As the Patriot News has said, reporters have to be careful about printing hearsay v. facts. There seems to be soo much more to Sandusky's story. Was Dottie complicit? That historically has happened in marriages of a pedophile. Should she be investigated too and possibly charged? If she was aware, how could she have supported and condoned Jerry having six adoptions and four foster children? Not an excuse but delving just a little into Jerry Sandusky's childhood and it seems that his father may have been the same. Could Jerry have been a victim too? All this may be salacious for reporting at this time, but will be news eventually when the facts and history unfolds. There will be much focus on the Sandusky's and their story but right now it's speculative. The only saving grace is that this tragedy will bring more attention to this horror and give victims the ability to come forward without shame.
Linda November 13, 2011 at 04:56 AM
I am close with a grown man now, who was sexually abused at the age of 13. This bright, full of life, and smart child, with a future filled with bright possibilities, became someone else. Kept his secret until recently when his body physically and emotionally couldn't keep the secret anymore. He still will not talk about it or name the person who did this. I know first hand the YEARS of torture, mental anguish, and loss of potential this man has suffered all due to the sick, selfish, perverted acts of a horrible pedophile. I have no sympathy for Joe Paterno and Penn State. All I can think of is those poor, innocent kids who I know for sure are still suffering and will never feel 'whole'. Shame on all involved!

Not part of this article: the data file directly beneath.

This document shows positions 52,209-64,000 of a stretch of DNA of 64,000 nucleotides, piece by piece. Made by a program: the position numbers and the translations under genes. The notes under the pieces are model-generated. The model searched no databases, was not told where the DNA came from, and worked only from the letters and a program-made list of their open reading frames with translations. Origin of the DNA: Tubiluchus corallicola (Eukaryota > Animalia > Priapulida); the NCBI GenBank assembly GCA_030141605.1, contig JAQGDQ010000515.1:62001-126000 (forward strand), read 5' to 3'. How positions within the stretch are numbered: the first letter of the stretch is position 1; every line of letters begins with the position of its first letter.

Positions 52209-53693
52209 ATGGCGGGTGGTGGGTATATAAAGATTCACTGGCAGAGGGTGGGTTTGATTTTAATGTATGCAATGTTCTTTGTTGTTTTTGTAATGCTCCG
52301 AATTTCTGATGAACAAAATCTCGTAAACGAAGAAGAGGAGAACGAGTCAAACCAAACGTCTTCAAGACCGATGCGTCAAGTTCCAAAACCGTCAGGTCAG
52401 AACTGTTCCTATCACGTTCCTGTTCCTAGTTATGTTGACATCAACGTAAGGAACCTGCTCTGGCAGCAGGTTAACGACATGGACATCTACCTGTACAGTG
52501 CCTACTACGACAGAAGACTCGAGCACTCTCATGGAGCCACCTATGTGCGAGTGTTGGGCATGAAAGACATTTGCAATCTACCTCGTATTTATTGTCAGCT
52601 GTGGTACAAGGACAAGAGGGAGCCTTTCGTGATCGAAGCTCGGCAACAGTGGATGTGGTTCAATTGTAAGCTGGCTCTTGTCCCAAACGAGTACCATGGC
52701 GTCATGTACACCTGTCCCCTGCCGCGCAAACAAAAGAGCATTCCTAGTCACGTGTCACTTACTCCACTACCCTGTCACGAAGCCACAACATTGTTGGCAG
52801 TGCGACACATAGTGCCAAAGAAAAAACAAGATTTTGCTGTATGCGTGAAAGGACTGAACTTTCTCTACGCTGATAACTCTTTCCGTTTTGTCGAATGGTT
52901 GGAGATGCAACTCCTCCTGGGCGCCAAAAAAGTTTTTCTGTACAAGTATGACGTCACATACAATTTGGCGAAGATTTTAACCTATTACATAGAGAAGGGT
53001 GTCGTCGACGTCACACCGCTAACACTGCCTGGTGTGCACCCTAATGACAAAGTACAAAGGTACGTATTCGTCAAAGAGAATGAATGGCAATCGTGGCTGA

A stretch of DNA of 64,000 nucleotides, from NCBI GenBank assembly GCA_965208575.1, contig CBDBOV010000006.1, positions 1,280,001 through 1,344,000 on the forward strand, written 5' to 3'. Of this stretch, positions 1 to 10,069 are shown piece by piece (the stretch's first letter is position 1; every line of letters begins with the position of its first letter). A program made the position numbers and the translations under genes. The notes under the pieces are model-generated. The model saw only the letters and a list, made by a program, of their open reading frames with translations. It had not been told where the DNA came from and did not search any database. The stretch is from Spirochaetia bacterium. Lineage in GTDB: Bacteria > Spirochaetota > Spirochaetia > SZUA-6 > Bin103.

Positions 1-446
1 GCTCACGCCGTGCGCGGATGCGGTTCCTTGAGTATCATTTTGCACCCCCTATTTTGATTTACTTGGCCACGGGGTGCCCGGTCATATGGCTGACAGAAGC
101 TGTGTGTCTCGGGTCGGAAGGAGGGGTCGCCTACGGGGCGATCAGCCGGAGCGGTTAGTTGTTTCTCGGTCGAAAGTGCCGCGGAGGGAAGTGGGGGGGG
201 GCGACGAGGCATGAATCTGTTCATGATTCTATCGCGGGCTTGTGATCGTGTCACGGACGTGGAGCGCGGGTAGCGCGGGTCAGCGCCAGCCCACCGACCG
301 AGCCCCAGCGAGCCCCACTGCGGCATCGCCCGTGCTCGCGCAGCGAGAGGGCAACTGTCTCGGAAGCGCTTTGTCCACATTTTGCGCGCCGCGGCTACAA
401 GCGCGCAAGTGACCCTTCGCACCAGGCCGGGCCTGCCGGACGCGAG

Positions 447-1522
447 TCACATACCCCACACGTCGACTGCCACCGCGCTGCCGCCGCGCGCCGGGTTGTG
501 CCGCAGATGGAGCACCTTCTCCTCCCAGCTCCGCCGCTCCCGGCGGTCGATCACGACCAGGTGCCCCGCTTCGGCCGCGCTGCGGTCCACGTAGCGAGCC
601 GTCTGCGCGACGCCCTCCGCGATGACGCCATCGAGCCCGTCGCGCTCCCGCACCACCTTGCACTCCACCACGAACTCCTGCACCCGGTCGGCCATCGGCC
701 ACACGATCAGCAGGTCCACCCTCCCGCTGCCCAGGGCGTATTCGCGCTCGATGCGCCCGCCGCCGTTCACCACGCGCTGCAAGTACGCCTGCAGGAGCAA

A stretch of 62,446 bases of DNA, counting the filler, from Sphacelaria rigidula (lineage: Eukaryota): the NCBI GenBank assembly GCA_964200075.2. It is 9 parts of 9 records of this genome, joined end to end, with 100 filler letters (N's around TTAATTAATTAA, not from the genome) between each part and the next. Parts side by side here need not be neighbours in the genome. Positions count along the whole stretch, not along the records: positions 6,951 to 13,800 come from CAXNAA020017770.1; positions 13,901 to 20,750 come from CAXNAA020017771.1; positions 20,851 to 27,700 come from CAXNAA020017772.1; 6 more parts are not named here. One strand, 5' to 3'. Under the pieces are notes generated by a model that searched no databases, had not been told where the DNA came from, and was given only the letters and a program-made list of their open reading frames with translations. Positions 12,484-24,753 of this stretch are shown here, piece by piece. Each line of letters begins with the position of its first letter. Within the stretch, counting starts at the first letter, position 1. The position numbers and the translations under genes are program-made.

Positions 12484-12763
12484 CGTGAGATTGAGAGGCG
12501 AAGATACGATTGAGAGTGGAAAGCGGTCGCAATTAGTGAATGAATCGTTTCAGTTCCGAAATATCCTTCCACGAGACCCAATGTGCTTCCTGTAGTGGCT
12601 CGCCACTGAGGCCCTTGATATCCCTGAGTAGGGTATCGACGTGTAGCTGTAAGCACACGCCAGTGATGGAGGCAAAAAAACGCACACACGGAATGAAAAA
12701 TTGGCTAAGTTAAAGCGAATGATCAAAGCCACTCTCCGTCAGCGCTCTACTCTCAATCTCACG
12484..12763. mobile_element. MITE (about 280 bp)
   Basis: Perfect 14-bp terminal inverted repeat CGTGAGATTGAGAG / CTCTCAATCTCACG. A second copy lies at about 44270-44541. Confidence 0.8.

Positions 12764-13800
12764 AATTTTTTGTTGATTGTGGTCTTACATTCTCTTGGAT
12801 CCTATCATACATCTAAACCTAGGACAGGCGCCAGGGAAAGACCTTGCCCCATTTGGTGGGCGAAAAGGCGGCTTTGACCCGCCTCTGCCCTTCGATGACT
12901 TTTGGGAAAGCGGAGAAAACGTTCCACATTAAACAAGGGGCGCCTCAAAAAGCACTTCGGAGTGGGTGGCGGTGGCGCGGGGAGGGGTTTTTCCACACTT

David Garlock November 13, 2011 at 01:55 PM
The sad truth that underlies this ugly scandal and alleged cover-up is closely related to the national disgrace of our educational system's widespread money-hungry venality and criminal abdication of leadership and responsibility -- an infection that crept into and corrupted our whole system many decades ago. Moral rectitude (on many levels, e.g., academic honesty, protocol that discourages inappropriate student-techer relationships, standards of civil behavior, etc,) is trumped by crude commercialization, obsession with "branding" educational institutions (as if they were "selling" some "useful" product, rather than cultivating human minds and souls), fanaticism surrounding so-called "sports" in lieu of cultivating physical development of individuals and promotion of health (one has little to do with the other), and the training of academics to compete in a murderous tenure-driven triathlon -- all of these festering pustules that disfigure our educational system, from grade school through grad school, need to be eradiated, or at least reexamined. Billions spent (and misspent in many cases) on enterprises that have little to do with the moral and intellectual development of our nation's most valuable resource - our maleable and vulnerble children and young adults. When in bloody hell are we going to re-assume our adult responsibilities? David Garlock, Ph.D. Wilton resident (and discouraged teacher)
Elyse November 13, 2011 at 02:54 PM
The statement below about sums up the Penn State situation, and it's a sad statement on society that this action (ignoring what is morally wrong) continues in sports, religion, your workplace,... "All it takes for evil to triumph is for good men to do nothing." – Edmund Burke
Eustace Tilley November 13, 2011 at 05:04 PM
Well said David... I don't know the root cause(s) nor do I know the answers but unfortunately our society's definition of success is cash not character. Are we teaching it at home, reinforcing it at Church or at the schools, in the office, in Government and on the playing fields...